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How Kiosks Could Be Used By Visitors At Memorials And Places Of Respect

kiosks at memorials

The versatility of digital kiosks is widely publicised. 

They’re key components of the checkout process in almost all major supermarkets, frequently present in car showrooms and other retail spaces, as well as used to boost productivity in the workplace.

Another space in which kiosks demonstrate their wide-ranging capabilities are memorials and places of respect.

In this article, we highlight a selection of opportunities showing how kiosks could be used by visitors at memorials and places of respect.

Reducing staffing requirements 

Digital kiosks allow visitors, customers, and employees to carry out various tasks without assistance. 

In a memorial or place of respect, where kiosks are well placed and effectively adapted to their setting, visitors will be able to access key information and complete necessary actions independently of staff assistance

The benefits of this are multiple. 

There are clear cost-savings from reducing the number of required staff members – especially important if a memorial or place of respect is maintained by a charity or with a limited budget. 

What’s more, some memorials and places of respect cover large areas and therefore are simply challenging to cover with a small team.

Maps and wayfinding

As we’ve mentioned, certain memorials and places of respect cover large areas. These might include military cemeteries, memorial parks and battlefields.

Kiosks can serve as useful wayfinding devices, not only digitally displaying maps but providing directions to and from certain points.

Indeed, considering the example of a large-scale cemetery such as those maintained by the Commonwealth War Graves Commission, a kiosk might be used to locate the grave of a specific relative.

Given their all-weather functionality, kiosks could be used by visitors at memorials and places of respect in this manner.

Information points

Visitors to memorials and similar sites are likely to have an interest in the history and significance of such a location.

While printed brochures/pamphlets and guided tours offer this, they lack the flexibility kiosks provide.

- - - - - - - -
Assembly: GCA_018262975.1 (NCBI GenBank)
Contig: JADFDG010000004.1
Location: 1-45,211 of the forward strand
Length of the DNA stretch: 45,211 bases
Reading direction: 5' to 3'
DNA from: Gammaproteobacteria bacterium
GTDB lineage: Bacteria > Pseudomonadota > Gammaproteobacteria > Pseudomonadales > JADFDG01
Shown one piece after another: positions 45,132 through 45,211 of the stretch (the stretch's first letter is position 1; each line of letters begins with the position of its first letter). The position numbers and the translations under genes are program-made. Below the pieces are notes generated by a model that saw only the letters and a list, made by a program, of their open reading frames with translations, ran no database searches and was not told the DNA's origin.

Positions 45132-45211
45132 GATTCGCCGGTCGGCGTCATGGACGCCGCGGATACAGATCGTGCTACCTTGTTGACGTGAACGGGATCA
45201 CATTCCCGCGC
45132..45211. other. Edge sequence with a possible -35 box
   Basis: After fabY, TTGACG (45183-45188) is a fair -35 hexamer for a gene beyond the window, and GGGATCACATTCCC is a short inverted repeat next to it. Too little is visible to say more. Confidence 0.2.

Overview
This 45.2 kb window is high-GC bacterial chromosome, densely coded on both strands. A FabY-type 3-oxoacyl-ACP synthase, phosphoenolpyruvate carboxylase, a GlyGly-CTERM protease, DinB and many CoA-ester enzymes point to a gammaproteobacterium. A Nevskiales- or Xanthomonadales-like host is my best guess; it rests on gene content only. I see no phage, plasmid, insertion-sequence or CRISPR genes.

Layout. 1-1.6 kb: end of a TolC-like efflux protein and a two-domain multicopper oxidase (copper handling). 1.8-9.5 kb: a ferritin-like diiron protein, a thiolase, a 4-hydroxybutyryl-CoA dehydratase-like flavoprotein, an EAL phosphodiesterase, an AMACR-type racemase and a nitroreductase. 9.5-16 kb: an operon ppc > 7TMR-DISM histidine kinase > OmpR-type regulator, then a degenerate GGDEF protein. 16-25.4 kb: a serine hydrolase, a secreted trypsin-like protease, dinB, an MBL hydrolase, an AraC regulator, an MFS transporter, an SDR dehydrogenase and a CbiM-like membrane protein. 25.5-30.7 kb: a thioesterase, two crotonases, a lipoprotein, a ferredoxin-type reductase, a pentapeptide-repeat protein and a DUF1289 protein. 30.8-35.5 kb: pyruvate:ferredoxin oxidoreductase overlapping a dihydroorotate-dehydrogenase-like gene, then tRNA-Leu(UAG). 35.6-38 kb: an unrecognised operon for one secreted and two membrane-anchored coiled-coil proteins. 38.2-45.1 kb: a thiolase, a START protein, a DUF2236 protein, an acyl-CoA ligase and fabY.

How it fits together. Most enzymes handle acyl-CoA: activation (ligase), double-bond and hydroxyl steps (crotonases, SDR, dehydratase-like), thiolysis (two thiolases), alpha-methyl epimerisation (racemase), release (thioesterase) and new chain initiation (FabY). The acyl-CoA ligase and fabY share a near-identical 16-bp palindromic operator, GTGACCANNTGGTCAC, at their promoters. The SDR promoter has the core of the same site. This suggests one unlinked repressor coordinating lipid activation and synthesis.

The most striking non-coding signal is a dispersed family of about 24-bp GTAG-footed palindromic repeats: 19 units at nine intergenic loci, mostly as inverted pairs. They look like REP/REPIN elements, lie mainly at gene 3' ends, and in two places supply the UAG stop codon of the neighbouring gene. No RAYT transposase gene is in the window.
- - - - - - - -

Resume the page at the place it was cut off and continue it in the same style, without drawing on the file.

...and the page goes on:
Unlike printed materials, digital kiosks can be updated with near immediacy, ensuring that the latest information is available to visitors. There is also a lower cost, financially and environmentally by removing the need for printing.

Additionally, depending on their placement, kiosks can provide information about a specific point of interest – essentially serving the same purpose as a guide.

With high levels of accessibility such as audio playback for the visually impaired, digital kiosks offer a highly functionable solution when it comes to providing information and detail.

Transactional hubs

We’ve touched on the ease with which digital kiosks can be updated. 

This is hugely beneficial when it comes to transactions. Tickets can be bought straightforwardly (without staff support and reducing queuing times) while crucially, pricing, and special offers can be simply and swiftly updated.

Likewise, tokens, tour passes, and gifts can all be sold via kiosks – and all can be advertised for within the principal ticketing interface. This can potentially lead to additional revenue for the site.

How kiosks could be used by visitors at memorials and places of respect

With such a range of potential functionality on offer, digital kiosks are clearly well suited to memorials and similar sites.

We’ve touched on just a selection of ways in which they might be used – if you’d like to discuss how kiosks could be used in a specific setting, or simply to learn more about the wide-range of kiosk and digital signage solutions we offer, don’t hesitate to get in touch.